The Great Lakes are Getting Smarter in 2021

June 10, 2021
smart great lakes logo
The Smart Great Lakes Initiative logo. Credit: Great Lakes Observing System

Today, many of us live as much in the digital world as the physical. Smartphones and other devices are familiar members of our digital family, helping us stay connected, and create, share and consume information.

The binational Great Lakes Observing System, or GLOS for short, also recognizes the opportunity presented by this landscape. GLOS wants to enable easy access to real-time and historical lake data that people of the region need. By leveraging a connected ecosystem of technologies, GLOS aims to improve our understanding, use, conservation and management of the Great Lakes. 

In October 2019, GLOS launched its Smart Great Lakes Initiative to combine the best of today’s smart technologies – including remote sensors, artificial intelligence, machine learning, cloud computing and advanced data management and analysis – to improve the way people learn about and respond to lake events.

Examples of useful information that the initiative hopes to make available to the public include knowing whether a local beach is open for swimming, if the water is safe to drink at a popular campground, or the current wave heights at a popular commercial fishing spot. 

For scientists, managers, and policymakers, having on-demand access to detailed information about the Great Lakes informs critical actions and directs future science, knowledge and innovation.

“When you look at the binational challenges we, as a region, are looking to solve and the technology that GLOS has the capability to leverage, this is a natural, and frankly very exciting, next step for the organization,” said Jennifer Boehme, GLOS board chair and an environmental scientist with the IJC.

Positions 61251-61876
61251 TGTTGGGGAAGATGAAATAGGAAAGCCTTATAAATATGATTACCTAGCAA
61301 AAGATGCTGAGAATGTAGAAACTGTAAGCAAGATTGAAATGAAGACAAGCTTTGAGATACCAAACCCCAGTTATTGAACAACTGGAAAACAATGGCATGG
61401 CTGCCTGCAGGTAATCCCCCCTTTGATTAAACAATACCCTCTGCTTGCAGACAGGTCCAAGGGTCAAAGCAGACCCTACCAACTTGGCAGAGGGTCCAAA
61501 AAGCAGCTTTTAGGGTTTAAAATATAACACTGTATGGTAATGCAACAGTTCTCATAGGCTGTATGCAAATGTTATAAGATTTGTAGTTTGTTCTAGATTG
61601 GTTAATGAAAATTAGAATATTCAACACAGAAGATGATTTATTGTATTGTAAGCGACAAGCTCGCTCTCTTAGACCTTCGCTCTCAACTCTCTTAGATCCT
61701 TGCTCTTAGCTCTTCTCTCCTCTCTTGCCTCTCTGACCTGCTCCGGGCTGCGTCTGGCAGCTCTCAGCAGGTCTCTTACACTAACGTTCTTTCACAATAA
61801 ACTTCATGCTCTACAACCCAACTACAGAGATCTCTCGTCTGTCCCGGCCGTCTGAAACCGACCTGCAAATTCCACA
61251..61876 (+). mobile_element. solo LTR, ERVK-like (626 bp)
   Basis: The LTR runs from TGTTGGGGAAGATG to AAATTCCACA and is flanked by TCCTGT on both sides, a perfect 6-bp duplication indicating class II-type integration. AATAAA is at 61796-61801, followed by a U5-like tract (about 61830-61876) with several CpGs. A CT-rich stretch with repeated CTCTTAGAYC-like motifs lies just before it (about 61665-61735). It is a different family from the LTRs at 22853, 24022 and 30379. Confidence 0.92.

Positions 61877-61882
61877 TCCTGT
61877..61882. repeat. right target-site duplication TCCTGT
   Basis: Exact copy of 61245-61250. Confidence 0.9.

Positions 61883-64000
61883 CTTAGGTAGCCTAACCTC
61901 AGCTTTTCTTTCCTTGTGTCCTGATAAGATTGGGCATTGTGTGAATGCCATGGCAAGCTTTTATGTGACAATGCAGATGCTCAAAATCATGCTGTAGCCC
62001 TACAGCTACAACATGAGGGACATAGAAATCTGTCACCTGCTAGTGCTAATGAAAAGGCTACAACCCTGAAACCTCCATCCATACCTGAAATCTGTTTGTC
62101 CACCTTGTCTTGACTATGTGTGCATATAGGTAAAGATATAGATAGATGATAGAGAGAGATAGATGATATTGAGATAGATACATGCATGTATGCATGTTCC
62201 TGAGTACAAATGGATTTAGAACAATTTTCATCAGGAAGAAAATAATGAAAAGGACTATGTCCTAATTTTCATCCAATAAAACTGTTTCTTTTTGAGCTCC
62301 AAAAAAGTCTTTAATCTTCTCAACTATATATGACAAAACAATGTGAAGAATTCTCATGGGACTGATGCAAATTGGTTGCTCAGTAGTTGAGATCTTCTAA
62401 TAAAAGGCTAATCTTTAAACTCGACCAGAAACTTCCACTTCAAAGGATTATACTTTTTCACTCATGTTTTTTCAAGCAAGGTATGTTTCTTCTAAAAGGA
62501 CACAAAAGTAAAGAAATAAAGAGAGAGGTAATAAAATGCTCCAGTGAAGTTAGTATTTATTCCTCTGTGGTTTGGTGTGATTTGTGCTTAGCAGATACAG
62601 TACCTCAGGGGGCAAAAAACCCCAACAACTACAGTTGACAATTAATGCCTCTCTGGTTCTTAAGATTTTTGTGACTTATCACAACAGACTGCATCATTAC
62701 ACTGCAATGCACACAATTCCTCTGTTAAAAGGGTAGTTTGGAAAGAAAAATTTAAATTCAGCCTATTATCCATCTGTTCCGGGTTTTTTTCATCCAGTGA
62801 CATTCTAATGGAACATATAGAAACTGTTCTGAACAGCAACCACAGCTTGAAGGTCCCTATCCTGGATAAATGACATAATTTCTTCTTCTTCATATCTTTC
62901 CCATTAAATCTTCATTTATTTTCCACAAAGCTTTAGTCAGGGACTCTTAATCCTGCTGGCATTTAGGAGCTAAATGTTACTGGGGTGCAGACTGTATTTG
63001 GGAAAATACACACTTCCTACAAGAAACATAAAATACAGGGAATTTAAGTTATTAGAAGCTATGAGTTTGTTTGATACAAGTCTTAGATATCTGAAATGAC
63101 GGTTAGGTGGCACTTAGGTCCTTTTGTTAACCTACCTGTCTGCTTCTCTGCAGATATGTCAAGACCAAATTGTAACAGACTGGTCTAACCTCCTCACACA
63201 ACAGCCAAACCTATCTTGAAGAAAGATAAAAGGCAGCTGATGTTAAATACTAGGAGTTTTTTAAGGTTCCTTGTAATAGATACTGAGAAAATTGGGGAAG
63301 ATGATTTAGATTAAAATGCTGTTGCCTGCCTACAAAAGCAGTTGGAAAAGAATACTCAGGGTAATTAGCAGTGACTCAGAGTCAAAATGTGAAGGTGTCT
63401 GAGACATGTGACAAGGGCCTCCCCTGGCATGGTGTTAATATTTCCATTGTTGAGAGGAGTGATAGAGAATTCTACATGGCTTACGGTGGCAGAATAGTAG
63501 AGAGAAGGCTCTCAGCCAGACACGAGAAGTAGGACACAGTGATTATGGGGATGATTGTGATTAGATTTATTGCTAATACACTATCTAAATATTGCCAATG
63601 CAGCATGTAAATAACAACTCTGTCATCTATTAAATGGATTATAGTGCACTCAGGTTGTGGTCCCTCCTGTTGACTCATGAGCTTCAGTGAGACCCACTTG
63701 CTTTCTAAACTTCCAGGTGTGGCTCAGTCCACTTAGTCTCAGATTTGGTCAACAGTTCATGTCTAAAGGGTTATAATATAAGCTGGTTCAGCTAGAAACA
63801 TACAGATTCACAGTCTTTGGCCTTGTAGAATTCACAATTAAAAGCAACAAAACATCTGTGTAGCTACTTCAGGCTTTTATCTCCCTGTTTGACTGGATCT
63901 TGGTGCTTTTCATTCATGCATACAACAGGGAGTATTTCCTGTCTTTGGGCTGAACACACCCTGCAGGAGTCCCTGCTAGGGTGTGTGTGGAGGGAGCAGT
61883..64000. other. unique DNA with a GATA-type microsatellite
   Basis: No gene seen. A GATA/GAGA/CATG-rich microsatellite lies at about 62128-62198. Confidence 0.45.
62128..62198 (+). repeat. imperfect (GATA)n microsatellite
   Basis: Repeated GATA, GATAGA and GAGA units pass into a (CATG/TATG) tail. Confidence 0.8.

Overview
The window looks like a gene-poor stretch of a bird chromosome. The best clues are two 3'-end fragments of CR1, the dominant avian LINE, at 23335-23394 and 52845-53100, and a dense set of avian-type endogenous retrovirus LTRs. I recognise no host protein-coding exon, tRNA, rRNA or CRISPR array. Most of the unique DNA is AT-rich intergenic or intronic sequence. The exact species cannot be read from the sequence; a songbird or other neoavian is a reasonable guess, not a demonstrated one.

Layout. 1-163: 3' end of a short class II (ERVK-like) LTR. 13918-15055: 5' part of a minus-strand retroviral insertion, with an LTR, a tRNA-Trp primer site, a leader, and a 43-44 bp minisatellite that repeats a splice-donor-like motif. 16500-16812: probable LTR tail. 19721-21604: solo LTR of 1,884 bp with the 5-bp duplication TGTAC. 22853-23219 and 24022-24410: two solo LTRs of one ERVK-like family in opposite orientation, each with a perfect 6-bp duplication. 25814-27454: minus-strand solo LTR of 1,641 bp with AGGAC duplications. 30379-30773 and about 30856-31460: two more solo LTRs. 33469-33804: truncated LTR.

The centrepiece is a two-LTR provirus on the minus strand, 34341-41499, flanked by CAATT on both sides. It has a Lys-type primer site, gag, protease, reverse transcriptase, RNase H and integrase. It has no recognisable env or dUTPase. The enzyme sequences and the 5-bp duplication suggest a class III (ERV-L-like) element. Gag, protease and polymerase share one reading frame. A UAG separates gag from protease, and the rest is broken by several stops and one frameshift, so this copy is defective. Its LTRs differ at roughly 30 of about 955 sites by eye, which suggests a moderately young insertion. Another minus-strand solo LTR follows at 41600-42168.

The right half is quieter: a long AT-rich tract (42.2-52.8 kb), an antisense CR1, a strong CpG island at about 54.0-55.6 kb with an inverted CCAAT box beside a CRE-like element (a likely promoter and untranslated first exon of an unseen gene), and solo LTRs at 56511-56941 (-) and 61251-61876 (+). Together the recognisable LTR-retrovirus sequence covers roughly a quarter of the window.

smart great lakes ecosystem
Smart Great Lakes Initiative: An information ecosystem for the Great Lakes. Credit: Great Lakes Observing System

During its inaugural year, the Smart Great Lakes Initiative focused on building its governance structure, starting by strengthening existing partnerships and building new ones. 

Workshops were held in Toronto in December 2019 and online in April 2020 by GLOS and co-founders from the Cleveland Water Alliance and Council of the Great Lakes Region. Chicago’s Water Innovation Hub, Current, also co-hosted the April workshop. In total, more than 100 participants from across the basin explored how smart technology can be applied to share information and better understand the lakes, as well as barriers that need to be overcome.

As GLOS CIO Tim Kearns shared at the April 2020 workshop: “We feel like we have a really good opportunity in front of us, not just because of technology development and availability … but the community that’s really rallying around the Great Lakes right now … We have a real opportunity to do something amazing that surpasses the vision and the goals of GLOS.”

Fueled by interest generated at the workshops, in September 2020 the Smart Great Lakes Initiative announced teams who will give form and momentum to the project.  

Volunteers from across the Great Lakes region – including the IJC, government and nongovernmental organizations, industry and advocacy groups, scientists and experts from the private sector – have stepped forward to participate in a leadership team, steering committee and issue area strategy teams. Mark Fisher, CEO of the Council of the Great Lakes Region, and Kelli Paige, CEO of GLOS, are co-chairs for the initiative.

Now in its second year, the Smart Great Lakes Initiative has a number of important milestones on the horizon for 2021, including publishing a common strategy document that also promises to be an important tool for partners to secure funding for the initiative; and launching the initiative’s cloud-based technology platform, known as SEAGULL.

Seagull is still in early development, with an early release coming online in 2021. GLOS is currently accepting Seagull beta test volunteers.

GLOS also announced the Smart Great Lakes Initiative’s Mini-Grants Program in March, which is anticipated to support 10-15 projects valued at an average of US$50,000 each. These projects are aimed at advancing smart technologies and associated tools that will improve the monitoring of the ecological health of the Great Lakes, while also responding to stakeholders’ information needs. Successful grant recipients were announced in May.